And indeed, some three centuries later, a local historian of Wherstead, Suffolk (less than a day’s ride from Hedingham), could write: “’Mice,’ ‘lice,’ ‘hive,’ and ‘dive’ are in East Anglian ‘meece,’ ‘leece,’ ‘heeve,’and ‘deeve.’” In the Linguistic Atlas of England, mapped from a survey done in the 1950s, locals round about Hedingham (that pink dot) were still saying "meece" and "leece."

That’s Chaucer’s pronunication—what we’re hearing is a Great Vowel that hasn’t shifted. And it all falls together. Looking back again at Matthew Parker, who was born in 1504 in Norwich, I see that he not only rhymes leke with Greek and seeke; but lyke with seeke and strike; alyke with eke (twice); vnlike with dyke. If Gil is right, all these are perfect rhymes, all the same vowel.

Oxford’s archaic leke, then, would be pronounced exactly as spelled, to rhyme with "seek." His pattern is clear enough: aslepe, bene, chepe, clere, dede, deme, fyftene, here, kepe, nede. Furthermore, in his orthography, e and i/y are fully interchangeable. He renders "weeks" as wikes, "methought" as my thowght, "befooled" as byfolde; betwene is equal to betwyne. Beene and byne are the same word to him. Logically then, he would have said "mean, ween, sheen" for myne, wyne, shyne. And what of tyne? There’s a clue in the 1559 will of one Robert Hoope, which lists “Beades of Teenes.” Hoope died in London, but I’ll bet he was an Essex man. Look at Oxford’s verses titled “Wing’de with desyre.” In lines 14 and 16, he rhymes releife and greefe; then in lines 25 and 27, greef and stryfe. This is egregiously unlike standard Early Modern English—so much so that Steven May cannot accept it. He comments that “The imperfect rime here suggests a corrupt reading” (May, 75). But in Oxford’s Essex accent, the rhyme is perfect: [gri:f], [stri:f].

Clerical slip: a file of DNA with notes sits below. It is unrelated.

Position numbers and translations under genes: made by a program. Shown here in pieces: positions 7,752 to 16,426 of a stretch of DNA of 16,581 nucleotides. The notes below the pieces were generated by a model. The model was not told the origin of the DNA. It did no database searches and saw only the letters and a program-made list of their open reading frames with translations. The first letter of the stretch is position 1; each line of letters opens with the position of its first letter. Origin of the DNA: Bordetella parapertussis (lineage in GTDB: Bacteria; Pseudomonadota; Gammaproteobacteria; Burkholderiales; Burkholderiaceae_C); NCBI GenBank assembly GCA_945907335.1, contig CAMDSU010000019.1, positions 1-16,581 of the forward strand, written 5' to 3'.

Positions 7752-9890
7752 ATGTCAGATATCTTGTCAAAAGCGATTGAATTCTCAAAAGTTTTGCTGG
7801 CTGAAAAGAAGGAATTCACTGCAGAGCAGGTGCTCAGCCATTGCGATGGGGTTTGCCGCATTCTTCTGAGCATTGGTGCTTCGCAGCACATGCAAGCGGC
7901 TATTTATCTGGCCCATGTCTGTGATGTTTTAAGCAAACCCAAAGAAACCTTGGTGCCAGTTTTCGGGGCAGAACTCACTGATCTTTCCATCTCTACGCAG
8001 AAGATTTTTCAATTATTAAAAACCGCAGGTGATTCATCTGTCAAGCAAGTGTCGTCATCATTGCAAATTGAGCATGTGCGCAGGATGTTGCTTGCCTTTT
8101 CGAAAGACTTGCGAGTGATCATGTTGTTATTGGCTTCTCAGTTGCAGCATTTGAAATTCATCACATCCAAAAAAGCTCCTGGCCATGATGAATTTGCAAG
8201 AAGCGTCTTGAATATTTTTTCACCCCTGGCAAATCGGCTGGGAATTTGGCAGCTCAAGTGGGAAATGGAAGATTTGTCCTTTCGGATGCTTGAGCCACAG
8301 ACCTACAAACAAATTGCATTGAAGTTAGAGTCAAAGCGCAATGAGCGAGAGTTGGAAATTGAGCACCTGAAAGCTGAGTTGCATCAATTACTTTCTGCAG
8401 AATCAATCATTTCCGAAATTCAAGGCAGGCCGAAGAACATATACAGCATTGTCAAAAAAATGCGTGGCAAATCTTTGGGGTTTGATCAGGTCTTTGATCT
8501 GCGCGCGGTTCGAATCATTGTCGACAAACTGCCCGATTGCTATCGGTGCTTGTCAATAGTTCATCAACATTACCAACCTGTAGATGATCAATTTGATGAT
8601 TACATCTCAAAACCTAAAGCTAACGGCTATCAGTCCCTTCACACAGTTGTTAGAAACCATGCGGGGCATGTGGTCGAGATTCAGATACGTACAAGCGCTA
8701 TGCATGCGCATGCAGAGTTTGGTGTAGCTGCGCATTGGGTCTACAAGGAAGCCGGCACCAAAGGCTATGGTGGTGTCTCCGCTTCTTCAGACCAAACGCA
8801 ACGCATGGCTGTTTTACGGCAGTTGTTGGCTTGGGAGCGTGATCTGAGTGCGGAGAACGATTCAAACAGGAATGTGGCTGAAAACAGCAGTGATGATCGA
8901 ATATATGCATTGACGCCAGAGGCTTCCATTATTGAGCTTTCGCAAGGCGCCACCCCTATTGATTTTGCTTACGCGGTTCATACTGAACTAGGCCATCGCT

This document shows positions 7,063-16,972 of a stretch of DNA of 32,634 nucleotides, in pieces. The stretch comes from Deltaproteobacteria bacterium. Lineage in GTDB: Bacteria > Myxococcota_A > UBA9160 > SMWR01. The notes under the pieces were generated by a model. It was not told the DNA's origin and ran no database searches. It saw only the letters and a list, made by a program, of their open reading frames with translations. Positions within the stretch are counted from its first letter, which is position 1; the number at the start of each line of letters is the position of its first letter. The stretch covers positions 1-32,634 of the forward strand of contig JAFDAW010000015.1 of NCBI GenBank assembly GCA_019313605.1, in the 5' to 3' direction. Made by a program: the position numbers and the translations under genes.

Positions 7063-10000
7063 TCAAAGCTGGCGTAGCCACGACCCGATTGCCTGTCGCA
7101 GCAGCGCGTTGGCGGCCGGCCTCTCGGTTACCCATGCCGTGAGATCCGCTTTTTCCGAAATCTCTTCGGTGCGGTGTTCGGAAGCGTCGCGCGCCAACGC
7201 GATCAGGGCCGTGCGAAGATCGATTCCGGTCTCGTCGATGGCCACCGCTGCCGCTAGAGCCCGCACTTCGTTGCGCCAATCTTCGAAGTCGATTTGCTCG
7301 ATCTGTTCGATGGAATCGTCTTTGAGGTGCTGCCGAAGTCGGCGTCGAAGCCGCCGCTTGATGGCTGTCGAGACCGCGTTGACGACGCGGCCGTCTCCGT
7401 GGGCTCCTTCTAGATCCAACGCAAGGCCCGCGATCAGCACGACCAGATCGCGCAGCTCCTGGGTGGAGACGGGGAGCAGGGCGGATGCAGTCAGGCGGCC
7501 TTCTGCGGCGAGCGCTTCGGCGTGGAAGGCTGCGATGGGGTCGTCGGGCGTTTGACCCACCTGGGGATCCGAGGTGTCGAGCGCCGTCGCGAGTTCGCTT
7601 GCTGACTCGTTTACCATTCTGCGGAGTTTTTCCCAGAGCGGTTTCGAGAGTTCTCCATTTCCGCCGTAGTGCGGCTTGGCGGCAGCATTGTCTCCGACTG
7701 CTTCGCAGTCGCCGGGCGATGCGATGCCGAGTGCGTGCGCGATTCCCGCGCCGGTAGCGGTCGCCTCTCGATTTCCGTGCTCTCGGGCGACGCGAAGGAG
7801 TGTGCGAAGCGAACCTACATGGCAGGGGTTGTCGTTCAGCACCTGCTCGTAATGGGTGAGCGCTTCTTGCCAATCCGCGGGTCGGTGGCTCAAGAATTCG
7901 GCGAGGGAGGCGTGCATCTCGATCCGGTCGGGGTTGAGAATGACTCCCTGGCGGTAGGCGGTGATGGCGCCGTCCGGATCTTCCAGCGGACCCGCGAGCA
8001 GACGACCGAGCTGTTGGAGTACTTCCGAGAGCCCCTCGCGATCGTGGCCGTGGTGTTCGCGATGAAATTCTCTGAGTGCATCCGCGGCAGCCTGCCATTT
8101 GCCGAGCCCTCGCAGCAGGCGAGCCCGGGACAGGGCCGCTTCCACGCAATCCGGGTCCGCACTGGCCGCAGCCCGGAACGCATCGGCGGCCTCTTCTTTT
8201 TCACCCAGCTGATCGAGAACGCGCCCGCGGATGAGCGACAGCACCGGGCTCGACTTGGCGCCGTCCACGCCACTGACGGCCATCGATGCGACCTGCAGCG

For Shakespeare, grief [gri:f] rhymes with brief, chief, relief, thief; and strife [strəɪf] with life:

From forth the fatall loynes of these two foes,

A paire of starre-crost Louers tooke their life:

Whose misaduentures, piteous ouerthrowes,

Through the continuing of their Fathers strife...

For Shakespeare, loynes and lines are homonyms: he plays on that here, as Oxford never could. If the earl had had any gift for wordplay—none is evident—he might have punned on “fatal lines” and “fatal liens.” Those he knew about.

If Oxford were to write as “Shakespeare”—leaving aside all other temporal, spatial, intellectual, and social paradoxes—he would need to hold two incompatible systems of orthography in mind, two dissimilar accents, with their different assonances, rhymes, and quibbles. He would have to keep them utterly distinct: never let Shakespeare’s hand or mind appear in Oxford’s letters; nor let the Essex marshes seep into the plays or poetry. He would have to speak two languages.

And if the man could write like Shakespeare, why did he go on, for decade after decade, writing like Oxford?

—Oxford’s signature spellings are in pink: none of these appear in Shakespeare’s works<>


Of meece and men


Oxford came by his dialect quite naturally: his uncle Arthur Golding (his mother’s half brother) was a thorough-going Essex native, of Belchamp St. Paul and Halstead. Throughout Golding’s body of work, his spelling and his rhymes reveal East Anglian pronunciations. By looking closely at this work, it is possible to determine which elements he shares with his nephew—their common dialect—and which are idiosyncratic.